Viele Regalreihen mit Möbeln und anderen Objekten.

Collection Sections

About the Collection

The collection of the Deutsches Hygiene-Museum explores the history of, and historical approaches to, the human body, specifically from the beginning of the 20th century through to the present. While its main focus is on Germany, sections of its inventory are also internationally orientated. The collection comprises everyday objects that were used for personal hygiene and physical treatment, illustrating body-related practices that were typical of their time. To this day, the Museum continues to collect media and products that have been used in campaigns or exhibitions designed to popularise our knowledge of the human body. The extensive inventory of photographs revolves first and foremost around documenting the Museum’s historical exhibitions.

The complete inventory including special collections and exhibits on permanent loan comprises some 68,000 objects. The digital collection catalogue currently boasts 50,000 objects, of which the vast majority can be consulted online. The collection inventory is continually being expanded and made even more accessible.

Objects from the collection are showcased mainly at the permanent exhibition and the special exhibitions, but they are also available for use as part of external exhibition projects and for publication and research projects. It is an offer that is widely availed of by museums and scientists from all over the world.

Ein buntes Wakeboard vor weißem Hintergrund.

Wakeboard Diva 134, c. 2005

Section on Body-related Practices

In the course of the 20th century, keeping one’s body fit and healthy became standard practice. All sorts of items of everyday use serve that purpose. Unlike the more conventional emphasis that the history of mainstream medicine might apply, the Deutsches Hygiene-Museum collects these objects so that historical everyday experiences pertaining to the human body can be preserved and reconstructed. It asks questions about how these objects were used and how people interacted with them. Trivial everyday objects become intriguing museum exhibits. The answers to these questions are as diverse as the objects in this particular collection section, which includes clinical thermometers, high-frequency apparatus and radiation lamps, condoms and birth control pills, prosthetics and implants, vision and hearing aids.

Details
Sechs Wachsmodelle von verschiedenen Augenkrankheiten.

Diseases of the eye, waxworks by Emil Kotschi, c 1875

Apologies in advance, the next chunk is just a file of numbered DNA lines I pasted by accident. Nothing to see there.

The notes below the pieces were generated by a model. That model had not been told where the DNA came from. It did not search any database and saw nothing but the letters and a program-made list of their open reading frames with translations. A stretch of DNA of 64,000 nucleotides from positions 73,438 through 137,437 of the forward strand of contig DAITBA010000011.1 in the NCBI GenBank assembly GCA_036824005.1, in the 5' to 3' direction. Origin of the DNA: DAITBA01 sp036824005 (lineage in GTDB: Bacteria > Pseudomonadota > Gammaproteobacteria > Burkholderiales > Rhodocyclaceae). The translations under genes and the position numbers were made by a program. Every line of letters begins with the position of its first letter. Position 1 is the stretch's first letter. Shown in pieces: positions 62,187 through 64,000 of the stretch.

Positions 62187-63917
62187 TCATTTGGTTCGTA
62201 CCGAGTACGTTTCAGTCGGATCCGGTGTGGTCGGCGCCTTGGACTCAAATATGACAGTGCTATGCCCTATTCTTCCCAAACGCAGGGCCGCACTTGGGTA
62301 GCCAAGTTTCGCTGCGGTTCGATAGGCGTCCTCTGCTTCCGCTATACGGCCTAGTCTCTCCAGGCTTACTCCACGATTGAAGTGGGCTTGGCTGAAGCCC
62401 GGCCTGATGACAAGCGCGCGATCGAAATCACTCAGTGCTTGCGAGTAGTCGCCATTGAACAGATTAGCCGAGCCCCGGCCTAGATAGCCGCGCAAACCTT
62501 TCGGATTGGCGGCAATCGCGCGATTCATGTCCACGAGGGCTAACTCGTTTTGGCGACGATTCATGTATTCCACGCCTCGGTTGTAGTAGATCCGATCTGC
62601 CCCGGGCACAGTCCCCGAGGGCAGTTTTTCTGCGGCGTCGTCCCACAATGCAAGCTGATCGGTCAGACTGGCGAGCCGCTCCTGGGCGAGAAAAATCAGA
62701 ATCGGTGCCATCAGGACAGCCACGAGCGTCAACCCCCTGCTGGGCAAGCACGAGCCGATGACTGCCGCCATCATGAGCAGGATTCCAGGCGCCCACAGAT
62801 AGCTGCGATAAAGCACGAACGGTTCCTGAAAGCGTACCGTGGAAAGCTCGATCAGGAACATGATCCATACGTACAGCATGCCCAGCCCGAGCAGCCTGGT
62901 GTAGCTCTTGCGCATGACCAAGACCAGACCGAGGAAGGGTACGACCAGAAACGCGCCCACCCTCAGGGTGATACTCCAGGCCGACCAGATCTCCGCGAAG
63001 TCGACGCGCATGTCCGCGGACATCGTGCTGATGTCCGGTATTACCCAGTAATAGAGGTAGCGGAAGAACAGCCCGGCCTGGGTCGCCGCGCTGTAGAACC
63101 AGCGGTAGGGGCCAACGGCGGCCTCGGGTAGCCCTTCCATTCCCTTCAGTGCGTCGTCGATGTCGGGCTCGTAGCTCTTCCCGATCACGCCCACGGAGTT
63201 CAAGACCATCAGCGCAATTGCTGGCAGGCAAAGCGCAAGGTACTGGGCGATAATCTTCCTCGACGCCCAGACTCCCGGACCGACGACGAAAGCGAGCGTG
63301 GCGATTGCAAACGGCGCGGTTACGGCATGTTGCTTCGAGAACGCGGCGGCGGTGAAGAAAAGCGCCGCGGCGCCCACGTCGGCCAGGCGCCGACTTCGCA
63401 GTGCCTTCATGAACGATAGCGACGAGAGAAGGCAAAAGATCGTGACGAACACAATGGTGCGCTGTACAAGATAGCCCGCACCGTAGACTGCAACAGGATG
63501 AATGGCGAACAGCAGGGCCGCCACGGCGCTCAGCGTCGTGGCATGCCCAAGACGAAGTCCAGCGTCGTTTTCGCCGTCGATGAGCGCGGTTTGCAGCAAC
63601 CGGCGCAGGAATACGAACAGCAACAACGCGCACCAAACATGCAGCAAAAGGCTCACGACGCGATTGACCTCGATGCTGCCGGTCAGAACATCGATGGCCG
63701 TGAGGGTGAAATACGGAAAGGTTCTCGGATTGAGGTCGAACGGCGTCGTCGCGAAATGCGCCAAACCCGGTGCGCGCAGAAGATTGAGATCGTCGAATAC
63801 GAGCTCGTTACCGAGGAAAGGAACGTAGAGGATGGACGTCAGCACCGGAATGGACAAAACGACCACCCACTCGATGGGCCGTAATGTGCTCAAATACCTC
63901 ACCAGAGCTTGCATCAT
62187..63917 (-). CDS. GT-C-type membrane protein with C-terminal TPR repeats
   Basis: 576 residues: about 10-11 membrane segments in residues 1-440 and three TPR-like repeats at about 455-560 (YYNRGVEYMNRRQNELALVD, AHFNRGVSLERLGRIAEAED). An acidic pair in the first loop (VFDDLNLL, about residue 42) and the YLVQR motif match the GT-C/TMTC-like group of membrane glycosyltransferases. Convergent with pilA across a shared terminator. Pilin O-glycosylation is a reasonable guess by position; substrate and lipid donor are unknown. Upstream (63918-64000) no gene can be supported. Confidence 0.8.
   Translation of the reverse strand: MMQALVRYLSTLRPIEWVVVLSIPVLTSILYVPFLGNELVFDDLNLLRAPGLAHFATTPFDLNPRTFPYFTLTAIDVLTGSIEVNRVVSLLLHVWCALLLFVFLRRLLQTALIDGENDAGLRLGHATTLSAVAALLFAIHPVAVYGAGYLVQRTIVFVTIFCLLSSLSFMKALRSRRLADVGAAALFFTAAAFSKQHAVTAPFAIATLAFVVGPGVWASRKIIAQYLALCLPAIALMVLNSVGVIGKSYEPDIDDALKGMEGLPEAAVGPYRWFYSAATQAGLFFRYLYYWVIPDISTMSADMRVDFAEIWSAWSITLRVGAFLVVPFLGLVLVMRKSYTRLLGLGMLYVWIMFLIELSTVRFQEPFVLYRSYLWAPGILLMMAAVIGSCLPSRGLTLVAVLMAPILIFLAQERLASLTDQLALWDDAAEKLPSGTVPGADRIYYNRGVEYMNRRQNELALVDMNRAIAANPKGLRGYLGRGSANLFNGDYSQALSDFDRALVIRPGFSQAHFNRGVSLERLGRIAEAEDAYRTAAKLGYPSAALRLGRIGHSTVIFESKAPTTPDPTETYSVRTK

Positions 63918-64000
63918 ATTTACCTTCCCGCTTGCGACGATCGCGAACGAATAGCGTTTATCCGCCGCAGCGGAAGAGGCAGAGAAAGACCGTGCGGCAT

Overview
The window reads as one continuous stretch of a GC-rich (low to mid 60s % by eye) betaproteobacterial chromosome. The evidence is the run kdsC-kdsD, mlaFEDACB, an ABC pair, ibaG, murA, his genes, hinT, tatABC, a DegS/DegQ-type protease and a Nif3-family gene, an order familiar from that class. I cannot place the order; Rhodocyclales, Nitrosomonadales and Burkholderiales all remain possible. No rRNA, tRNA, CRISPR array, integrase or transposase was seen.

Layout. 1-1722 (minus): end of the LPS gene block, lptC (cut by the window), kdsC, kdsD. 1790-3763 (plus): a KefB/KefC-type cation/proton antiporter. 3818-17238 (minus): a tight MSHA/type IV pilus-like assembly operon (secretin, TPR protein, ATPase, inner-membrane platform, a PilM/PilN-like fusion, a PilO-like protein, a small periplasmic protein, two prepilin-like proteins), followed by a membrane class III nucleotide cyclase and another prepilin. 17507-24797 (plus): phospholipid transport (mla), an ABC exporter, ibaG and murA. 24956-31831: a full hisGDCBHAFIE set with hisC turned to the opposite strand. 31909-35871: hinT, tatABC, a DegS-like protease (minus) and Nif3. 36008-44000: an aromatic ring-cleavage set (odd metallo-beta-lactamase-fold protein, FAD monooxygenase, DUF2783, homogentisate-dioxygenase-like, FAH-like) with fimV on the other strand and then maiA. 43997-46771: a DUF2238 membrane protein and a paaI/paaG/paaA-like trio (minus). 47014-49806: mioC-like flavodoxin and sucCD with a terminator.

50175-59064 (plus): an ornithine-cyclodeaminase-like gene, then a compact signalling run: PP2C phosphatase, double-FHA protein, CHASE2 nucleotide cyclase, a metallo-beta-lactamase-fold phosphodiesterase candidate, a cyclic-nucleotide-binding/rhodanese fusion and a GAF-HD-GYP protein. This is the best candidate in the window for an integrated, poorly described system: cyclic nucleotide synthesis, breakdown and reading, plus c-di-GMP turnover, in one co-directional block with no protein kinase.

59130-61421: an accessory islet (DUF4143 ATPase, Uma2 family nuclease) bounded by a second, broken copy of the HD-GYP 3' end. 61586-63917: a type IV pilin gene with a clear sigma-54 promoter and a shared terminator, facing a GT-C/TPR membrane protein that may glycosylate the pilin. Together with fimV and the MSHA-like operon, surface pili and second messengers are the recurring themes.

Section on Knowledge of the Human Body

From the early 20th century onwards, prevention campaigns have proved increasingly important, highlighting the risks of diseases and providing health suggestions and recommendations. Different target groups were to be reached using posters and brochures, films and exhibitions, lectures and leaflets. With its exhibitions and teaching resources such as anatomical models, moulages, specimens, wall charts, slides and films, the Deutsches Hygiene-Museum also played a pivotal role in large-scale campaigns from 1912 to 1990. The exhibits in the section on Knowledge of the Human Body retrospectively document the main themes of prevention campaigns over the past 100 years, e.g. tuberculosis, sexually transmitted diseases and AIDS, cancer, nutrition & exercise, drugs and addictions. Beyond their direct historical purposes these media and campaign products also provide an insight into the debates about the human body as the interface between the individual and the society.

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Behind the scences...

Wachsmodell eines Mannes mit geöffnetem Torso. Im Hintergrund das Depot mit Regalen, in denen Sammlungsobjekten stehen.
Ein Gang, rechts eine weiße Wand und links eine Reihe weißer Schränke. In der Mitte steht eine Person auf einer Leiter vor dem Schrank und ihr Oberkörper ist von einer geöffneten Schranktür verdeckt.
Wachsmodell eines Mannes mit geöffnetem Torso. Im Hintergrund das Depot mit Regalen, in denen Sammlungsobjekten stehen.
Ein Gang, rechts eine weiße Wand und links eine Reihe weißer Schränke. In der Mitte steht eine Person auf einer Leiter vor dem Schrank und ihr Oberkörper ist von einer geöffneten Schranktür verdeckt.

Translation by Stephen Grynwasser